Obrist: You talked about rituals, but I’m curious about the notion of ecstasy. To a certain degree, improvisation is present in all your works. As you mentioned about your second piece, No Longer Readymade, improvisation was a gateway to all these different states and sometimes ecstatic states ...
Stuart: Exactly …
Obrist: Then let’s talk about improvisation and ecstasy.
Stuart: One inspiration for my last piece Celestial Sorrow (2018) was the very repetitive music of a Jathilan ritual I saw in Indonesia. It was a remarkable performance on the outskirts of Yogyakarta. The dancers performed very simple, 20-minute ritualised movements with their arms. Suddenly they seemed possessed and fell into a trance ... and it wasn’t clear if it was real or not, or self-induced. Some things happened in front of you, and other things backstage. The dancers would take off their costumes and come back in something more pedestrian. There was such absolute chaos that no one knew what was part of the performance and what wasn’t. Was it all just preparation for that moment of release, the freeing of these dark energies? I found it all very contemporary and very complex. So we started crafting our own version together with two musicians. The dancers also go through a kind of trance. I think we all want to escape the reality of our daily lives. We all want to feel that we merge with something else, that we overcome the borders between us and the others. We can take drugs or get high on music and repetition, or lock ourselves in a room and concentrate on our own breathing... I think we all have that wish to work on higher realms, to have a more singular focus, to be less absent-minded and distracted.
Obrist: When I was London I saw your piece Until Our Hearts Stop (2015), which I thought was very impressive. It also had to do with this very different state. As in your earlier pieces, you often focus on the notion of exhaustion and how exhaustion can lead to a transcendental state ...
Stuart: ... or to a nervous breakdown (laughs). Actually, I think we sometimes like being exhausted. I think exhaustion gives us the feeling of being in the here and now, it’s our neoliberal mode, this idea that we’re always working. It’s also about working through the exhaustion in order to achieve a higher state of consciousness where more subtle frequencies resonate. Exhaustion is either a wish or a problem, but it can also be a strategy – a strategy of art-making. You tell someone: look at this, now look at it again, and again ... no, this image is not finished yet. This intensity, this obsession, to over-stretch time, to force people to be hyper-present – that’s what I see as the responsibility of art right now. Insisting on being accountable for where we are.
Obrist: Improvisation was a theme we both explored in Laboratorium – our first collaboration in 1999. It’s a work that is seldom discussed anymore. I’d be interested in hearing your recollection of it.
Stuart: Laboratorium was an incredibly imprecise study that examined the relationship of performance and research, science and research, and art and research. It was the basis for an improvisation, the last piece of a longer project titled Crash Landing, which I put on in Moscow in 1999. We were lots of artists, many of whom were Russians, and the space we chose was way too small for all of us – it was rather uncomfortable. The work was about the future, about the body of the future, and how we see ourselves in the future. Each performer could suggest things. There was nobody saying, “but this is my project”. We were not concerned with individual authorship, but rather a collective working method where everything was mixed, alliances were formed and questions were jointly investigated ... Looking back, I can see it as quite radical in its haphazard methodology of insisting on collaborative encounter through improvisational performance, considering the invitation and the context.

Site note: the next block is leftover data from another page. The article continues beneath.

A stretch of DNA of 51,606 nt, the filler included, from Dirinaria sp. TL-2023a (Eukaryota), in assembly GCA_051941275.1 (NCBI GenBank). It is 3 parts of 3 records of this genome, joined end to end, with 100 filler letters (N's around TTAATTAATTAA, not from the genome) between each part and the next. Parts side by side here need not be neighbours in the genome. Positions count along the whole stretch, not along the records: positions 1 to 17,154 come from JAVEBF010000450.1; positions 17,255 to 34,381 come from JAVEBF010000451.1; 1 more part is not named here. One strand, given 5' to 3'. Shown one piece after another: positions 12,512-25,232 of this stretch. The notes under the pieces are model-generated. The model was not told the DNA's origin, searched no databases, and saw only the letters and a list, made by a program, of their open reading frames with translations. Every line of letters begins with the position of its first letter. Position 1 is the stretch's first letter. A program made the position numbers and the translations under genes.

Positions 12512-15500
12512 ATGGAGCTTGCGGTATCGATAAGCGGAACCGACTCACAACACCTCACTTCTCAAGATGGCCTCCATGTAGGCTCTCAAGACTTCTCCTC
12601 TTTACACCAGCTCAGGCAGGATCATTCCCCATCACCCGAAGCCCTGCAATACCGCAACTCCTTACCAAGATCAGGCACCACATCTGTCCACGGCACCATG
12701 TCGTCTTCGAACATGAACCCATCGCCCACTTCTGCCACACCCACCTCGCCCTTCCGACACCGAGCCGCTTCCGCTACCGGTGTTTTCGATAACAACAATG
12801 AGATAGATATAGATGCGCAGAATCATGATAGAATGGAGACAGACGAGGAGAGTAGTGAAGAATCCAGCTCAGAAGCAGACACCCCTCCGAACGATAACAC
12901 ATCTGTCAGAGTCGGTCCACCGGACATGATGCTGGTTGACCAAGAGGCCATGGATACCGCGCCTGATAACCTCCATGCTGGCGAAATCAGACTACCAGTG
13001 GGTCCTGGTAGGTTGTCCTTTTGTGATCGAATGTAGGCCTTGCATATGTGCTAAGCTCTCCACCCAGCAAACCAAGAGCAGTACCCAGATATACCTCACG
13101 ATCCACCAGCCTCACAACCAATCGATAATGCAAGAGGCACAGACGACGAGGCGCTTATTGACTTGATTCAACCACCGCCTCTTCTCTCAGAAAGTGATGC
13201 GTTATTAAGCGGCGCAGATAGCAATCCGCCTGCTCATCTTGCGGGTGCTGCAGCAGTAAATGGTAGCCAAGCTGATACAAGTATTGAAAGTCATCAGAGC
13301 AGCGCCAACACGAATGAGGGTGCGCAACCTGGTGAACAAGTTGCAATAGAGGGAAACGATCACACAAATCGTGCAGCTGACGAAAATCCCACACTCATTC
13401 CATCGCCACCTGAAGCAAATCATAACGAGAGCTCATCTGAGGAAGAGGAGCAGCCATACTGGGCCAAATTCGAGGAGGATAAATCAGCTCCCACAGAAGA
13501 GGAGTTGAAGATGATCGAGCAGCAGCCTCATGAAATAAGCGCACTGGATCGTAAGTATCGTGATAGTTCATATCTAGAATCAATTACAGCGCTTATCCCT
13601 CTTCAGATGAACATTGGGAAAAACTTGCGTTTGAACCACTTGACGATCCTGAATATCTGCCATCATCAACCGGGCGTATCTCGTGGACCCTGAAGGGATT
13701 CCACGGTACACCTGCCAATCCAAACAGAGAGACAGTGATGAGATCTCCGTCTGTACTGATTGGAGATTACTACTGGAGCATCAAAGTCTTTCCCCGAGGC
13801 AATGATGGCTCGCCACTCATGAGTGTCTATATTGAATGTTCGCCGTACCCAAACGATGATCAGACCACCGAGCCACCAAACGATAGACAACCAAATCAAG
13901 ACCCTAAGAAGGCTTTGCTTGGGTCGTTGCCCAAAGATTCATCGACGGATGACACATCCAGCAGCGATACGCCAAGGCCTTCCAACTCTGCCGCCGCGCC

Obrist: It was also about demarcation – between the stage and the world, if you will... It wasn’t very clear where the stage began and where it stopped, of even if there was a stage ... The young Tino Sehgal was also there as a student – that was when he was still dancing and working with Xavier [editor’s note: French choreographer Xavier Le Roy]. I told him that I’d be doing an interview with you and he sent me a question to ask you this morning: Where do you see a demarcation between dance which is meant to be performed, and ritualistic practices like those of the shamans or Shakers which occur off stage?
Stuart: Dance that is meant to be performed is about a set of principles or proposals that is shared with an audience. Shamanistic practice and rituals are grounded on service and intention. Shamans with spirit guides dive into other worlds to heal members of society. This is a service for the community. People go clubbing every weekend, an improvised dance ritual, in search of connection and release and ecstatic shared moments. It is clear that the codes of behaviour are very narrow even in places like Berghain and I can imagine there will be more and more hybrid undefined open spaces in the future for sharing, voicing, releasing and dancing as strategies of survival and healing.
I am hoping that the Tanzkongress in Dresden can be such a lively, unconventional space for collective action and shared intention. We are going to create a five-day gathering, somehow intricately and magically composed, that functions as a social choreography for meeting, exchange, conflict and transformation. A rave deconstructed and other variations of social dancing and encounter are essential to this meeting concept. The rave format in the Tanzkongress would commence early in the morning in that massive hall of Hellerau. A charged political space in the daytime with the removal of the trope of nightlife. It would be a space where people could express themselves freely thanks to a different kind of receptivity. So, in this huge cavern of space, I want to create something fluid that shifts the pace so that eventually the music slows down, breaks down and another space of listening and presence emerges.
Obrist: Cedric Price and Joan Littlewood, who came up with the Fun Palace in the 1960s, also described this idea of having moments of noise and silence. Suddenly the rave would fall silent – a rupture from fast to slow. So I love your idea. In 2002, Hortensia Völckers got me involved while they were mapping the future of the Federal Cultural Foundation. It was a utopian undertaking which she worked to make come true. And to this day, the Foundation still possesses this utopian vein. The Tanzkongress is also a kind of utopian undertaking. There weren’t many congresses of this scope and magnitude – in the Weimar Republic in 1927, 1928 and 1930. What kind of rituals are you planning for the Tanzkongress?